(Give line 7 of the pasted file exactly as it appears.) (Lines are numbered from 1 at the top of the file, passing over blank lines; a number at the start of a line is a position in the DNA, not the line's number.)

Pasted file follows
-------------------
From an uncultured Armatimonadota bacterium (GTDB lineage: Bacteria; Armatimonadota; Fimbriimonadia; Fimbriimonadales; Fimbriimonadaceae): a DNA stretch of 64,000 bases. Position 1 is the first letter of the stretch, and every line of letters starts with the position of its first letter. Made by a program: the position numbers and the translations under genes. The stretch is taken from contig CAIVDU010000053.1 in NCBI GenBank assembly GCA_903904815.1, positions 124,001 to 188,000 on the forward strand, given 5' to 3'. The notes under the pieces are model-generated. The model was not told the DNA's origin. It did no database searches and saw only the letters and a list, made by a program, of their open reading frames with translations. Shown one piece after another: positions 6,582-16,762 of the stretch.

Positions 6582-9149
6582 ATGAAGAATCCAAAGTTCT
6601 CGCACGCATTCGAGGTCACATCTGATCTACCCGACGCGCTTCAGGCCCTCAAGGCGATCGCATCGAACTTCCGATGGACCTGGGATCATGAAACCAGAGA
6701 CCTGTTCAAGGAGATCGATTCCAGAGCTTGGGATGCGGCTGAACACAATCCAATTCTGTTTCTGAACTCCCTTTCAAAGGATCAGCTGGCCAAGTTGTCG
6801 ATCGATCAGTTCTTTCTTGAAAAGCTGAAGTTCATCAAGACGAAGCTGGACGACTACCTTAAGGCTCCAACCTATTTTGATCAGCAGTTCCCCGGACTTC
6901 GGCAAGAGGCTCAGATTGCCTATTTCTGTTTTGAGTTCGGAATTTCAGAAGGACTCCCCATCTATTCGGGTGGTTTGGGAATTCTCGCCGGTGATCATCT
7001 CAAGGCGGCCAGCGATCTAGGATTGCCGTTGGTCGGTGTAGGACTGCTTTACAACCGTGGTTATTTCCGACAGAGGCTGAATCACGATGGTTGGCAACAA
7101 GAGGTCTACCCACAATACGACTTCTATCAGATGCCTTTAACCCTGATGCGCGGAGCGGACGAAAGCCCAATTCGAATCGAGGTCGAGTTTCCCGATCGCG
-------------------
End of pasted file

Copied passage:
6901 GGCAAGAGGCTCAGATTGCCTATTTCTGTTTTGAGTTCGGAATTTCAGAAGGACTCCCCATCTATTCGGGTGGTTTGGGAATTCTCGCCGGTGATCATCT